Here are ten book-related facts about me, according to those who know me best! (All facts have been quoted via Facebook comments).

1. “You’re a bit of a grammar queen, who tends to correct people’s Facebook posts. Like mine, for example.”

2. “You love Greek mythology.”

3. “If there’s a sexist rich guy in a book, he automatically reminds you of Christian Grey.”

4. “You prefer the fresh smell of binding to the fluorescent glow from some lifeless e-book.”

5. “You hate when books end, and you’re left without any real closure.”


6. “You’re frenemies with Elizabeth Gilbert.”

7. “Ideal book: Dystopian feminist-centric romance novel based in an alternative universe where dogs and cats have equal rights as humans.”

8. “Ideal male leads to fight for the heroine’s heart and affection are played by none other than Tom Hiddleston and Jared Leto in the movie adaptation in three parts.”

9. “You love fantasy with supernatural types and fireworks at the end.”

10. “I know you may not kick stray puppies when you’re bored, but you sure do have some built-up tension towards Nicholas Sparks.”

All I can say is that my friends have certainly described me in a nutshell! Do any of their facts resonate with you as well?

Top Ten Tuesday: Underrated Books I Enjoyed

2000 rating

This week’s Top Ten Tuesday, a meme hosted by The Broke and the Bookish, is interesting, because it’s all about the books that don’t get enough love. Out of all the novels that I’ve kept track of reading on the ultimate literary social platform Goodreads, I’m supposed to choose my top ten with fewer than 2,000 ratings.

Unfortunately, it seems that my favorite books are also everyone else’s, so finding these diamonds in the rough was more difficult than I expected (hence why I’ve reduced my top ten to my top five!).

That said, there is a lot of diversity in this list, from junkie thriller to geeky romance. There’s historical fiction, a modern retelling of a classic novel, and even a two-sided love story. So pick the book less traveled and enjoy!

Bait by J. Kent Messum
590 Goodreads ratings: avg. 3.4 stars
My rating: 3 stars

The Gendarme by Mark T. Mustian
1,467 Goodreads ratings: avg. 3.68 stars
My rating: 3 stars

Gilded Age by Claire McMillan
730 Goodreads ratings: avg. 3.08 stars
My rating: 3 stars

The Thorn and the Blossom by Theodora Goss
823 Goodreads ratings: avg. 3.3 stars
My rating: 4 stars

Talk Nerdy to Me by Vicki Lewis Thompson
1,454 Goodreads ratings: avg. 3.78 stars
My rating: 4 stars

Top Ten Tuesday: Reasons Why I Love Romance Novels

Image via The Broke and the Bookish

As I’m reading another one of Julie James’ romance novels, Suddenly One Summer, this week’s topic for Top Ten Tuesday (hosted by The Broke and the Bookish) got me thinking about all the reasons why I love the genre so much, especially since it suffers so much ridicule and so many misconceptions in the literary world.

Why do I love reading romance novels? Let me count the ways!

  1. Overlaps all literary genres. Sure, romance novels are, in essence, love stories, but those stories can be wrapped in a variety of casings. There are romantic thrillers, supernatural romances, historical romances, among many others. There are subgenres for Christians, the military, even the Amish. Whatever kind of love you’re looking for, someone is writing the book for you.
  2. Mass appeal. Because romance is a genre that easily overlaps with others, it has a global reach. Just like some moviegoers prefer indie films to Hollywood blockbusters, some readers may prefer experimental fiction to commercial fiction. I am not one of those people–at least not when it comes to love stories. Bring on the tried-and-true tales of what works!
  3. Series or standalone. If you’re like me, you’re burnt out on long, sprawling series that take over your whole life. It may be because of the nature of my book club, but nowadays I tend to gravitate toward stories that are one and done. Julie James’ U.S. Attorney series is a happy medium: her novels inhabit the same universe of law and order in Chicago, but by no means do you need to read them all to enjoy them.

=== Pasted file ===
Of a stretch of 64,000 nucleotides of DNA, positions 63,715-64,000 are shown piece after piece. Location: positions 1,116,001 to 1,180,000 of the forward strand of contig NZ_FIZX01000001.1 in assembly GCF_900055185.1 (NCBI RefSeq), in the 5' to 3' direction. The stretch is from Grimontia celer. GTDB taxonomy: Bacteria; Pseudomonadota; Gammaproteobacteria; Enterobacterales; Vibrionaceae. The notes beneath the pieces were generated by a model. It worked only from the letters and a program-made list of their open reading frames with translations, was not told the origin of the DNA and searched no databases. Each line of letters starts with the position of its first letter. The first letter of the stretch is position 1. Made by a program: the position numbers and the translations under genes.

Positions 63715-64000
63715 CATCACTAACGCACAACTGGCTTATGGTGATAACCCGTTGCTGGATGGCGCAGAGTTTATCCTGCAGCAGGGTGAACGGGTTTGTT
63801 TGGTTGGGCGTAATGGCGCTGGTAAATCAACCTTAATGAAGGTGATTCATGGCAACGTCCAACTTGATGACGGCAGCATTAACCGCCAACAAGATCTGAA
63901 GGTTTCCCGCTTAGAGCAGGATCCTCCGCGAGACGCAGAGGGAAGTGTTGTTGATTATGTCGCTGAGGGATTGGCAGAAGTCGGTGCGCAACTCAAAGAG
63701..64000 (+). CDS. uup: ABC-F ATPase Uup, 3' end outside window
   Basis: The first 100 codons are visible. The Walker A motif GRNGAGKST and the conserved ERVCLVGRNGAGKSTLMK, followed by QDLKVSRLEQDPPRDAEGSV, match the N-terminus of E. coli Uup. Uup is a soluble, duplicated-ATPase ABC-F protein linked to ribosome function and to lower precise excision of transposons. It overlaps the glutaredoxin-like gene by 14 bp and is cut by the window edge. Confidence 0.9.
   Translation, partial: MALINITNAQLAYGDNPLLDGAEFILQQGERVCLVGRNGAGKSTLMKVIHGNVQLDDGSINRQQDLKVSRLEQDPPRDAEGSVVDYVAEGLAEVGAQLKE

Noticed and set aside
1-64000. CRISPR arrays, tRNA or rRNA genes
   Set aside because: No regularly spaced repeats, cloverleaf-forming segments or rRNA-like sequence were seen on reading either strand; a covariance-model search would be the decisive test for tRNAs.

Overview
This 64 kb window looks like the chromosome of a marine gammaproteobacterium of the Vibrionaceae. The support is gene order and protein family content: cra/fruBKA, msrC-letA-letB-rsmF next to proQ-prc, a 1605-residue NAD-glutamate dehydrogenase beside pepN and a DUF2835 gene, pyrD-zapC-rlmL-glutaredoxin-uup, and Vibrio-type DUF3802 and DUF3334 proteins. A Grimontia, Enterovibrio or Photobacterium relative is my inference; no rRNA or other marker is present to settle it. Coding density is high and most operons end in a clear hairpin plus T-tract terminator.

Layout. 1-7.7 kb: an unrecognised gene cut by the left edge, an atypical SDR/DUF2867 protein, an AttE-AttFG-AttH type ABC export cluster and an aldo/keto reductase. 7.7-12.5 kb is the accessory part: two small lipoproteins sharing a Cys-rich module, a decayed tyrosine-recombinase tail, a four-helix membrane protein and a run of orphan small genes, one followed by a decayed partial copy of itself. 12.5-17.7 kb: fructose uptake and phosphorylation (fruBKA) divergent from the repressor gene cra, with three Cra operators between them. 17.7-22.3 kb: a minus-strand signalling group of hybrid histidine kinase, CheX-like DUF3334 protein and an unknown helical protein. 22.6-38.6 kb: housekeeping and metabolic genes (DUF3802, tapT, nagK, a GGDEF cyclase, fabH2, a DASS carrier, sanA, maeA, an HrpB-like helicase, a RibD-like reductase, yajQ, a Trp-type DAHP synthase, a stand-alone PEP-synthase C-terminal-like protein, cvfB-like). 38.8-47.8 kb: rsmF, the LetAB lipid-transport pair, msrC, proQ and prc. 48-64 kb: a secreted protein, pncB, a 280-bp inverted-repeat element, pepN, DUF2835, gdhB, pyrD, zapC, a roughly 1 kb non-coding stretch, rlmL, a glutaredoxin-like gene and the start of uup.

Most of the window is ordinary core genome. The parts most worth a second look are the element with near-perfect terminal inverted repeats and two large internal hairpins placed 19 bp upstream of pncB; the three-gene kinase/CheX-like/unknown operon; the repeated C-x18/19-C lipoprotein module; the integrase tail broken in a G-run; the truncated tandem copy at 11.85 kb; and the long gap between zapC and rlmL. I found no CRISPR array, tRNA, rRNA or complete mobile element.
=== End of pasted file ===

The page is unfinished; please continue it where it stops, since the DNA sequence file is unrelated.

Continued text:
4. Interesting, multi-dimensional characters. Don’t let bad romance novels (*cough* Fifty Shades of Grey *cough*) color your opinion about the merit of the genre’s characterization. Not all the women are Mary Sues, and most in fact, have fulfilling lives outside of their relationships. Shocker I know!
  5. Increasing diversity. Love is blind, but as a white heterosexual woman, I’m not going to declare that the entire publishing industry feels the same way. That said, I applaud efforts to increase diversity in romance novels by supporting more books with racial minorities, LGBT characters, and the disabled. It’s been proven that inclusive media makes people more tolerant, so we all benefit from reading diverse romance novels.
  6. Support of feminism. If there’s a theme that I love seeing in romance novels, it’s that the women don’t need to have men in their lives. They simply want them there. Rather than enable traditional gender norms in which the prince rescues the damsel in distress, both parties should inspire the other to become better people and treat them with mutual respect. After all, what’s truly sexy is equality!
  7. Sexual tension. Okay, I can’t talk about what’s sexy in romance novels without discussing the actual sex. While I abhor books that waste my time with nothing more than fade-to-blacks, I enjoy the slow burn of building the sexual tension between characters before watching the explosion. Foreplay is essential, and I only wish it was as present in the male-dominated forms of erotic media (aka porn) since it’s clearly men–not women–who need to learn this valuable lesson.
  8. Hilarious dialogue. Sometimes it’s good; other times it’s so bad, it’s good; and in a few gems it’s bloody fantastic. Sex doesn’t always have to be serious, and I love characters that have playful banter with one another. Whether it’s witty or even slightly on the corny side, I’m a sucker for quick quips. In my mind it’s the fastest way to verbal seduction.
  9. Happy endings. Call romance novels formulaic, but there’s a reason why Game of Thrones isn’t in the genre. The world can be downright depressing, and there’s absolutely nothing wrong with wanting to read a story in which the bad guys get their just desserts and the lovers live happily ever after. I definitely use romance novels as my literary Prozac when I’m feeling blue and need a pick-me-up!
  10. Escapist fun. Extending my previous point, what I love most about romance novels is that they don’t depict real life. Yes, I know that meet-cutes are rare and that love is much messier and more complicated, but in these books, I know that the stakes are low and that everything will work out in the end. And if I can be entertained by larger-than-life characters and zany plots, then all the better!

Do you like romance novels as much as I do? Share your reasons for reading in the comments!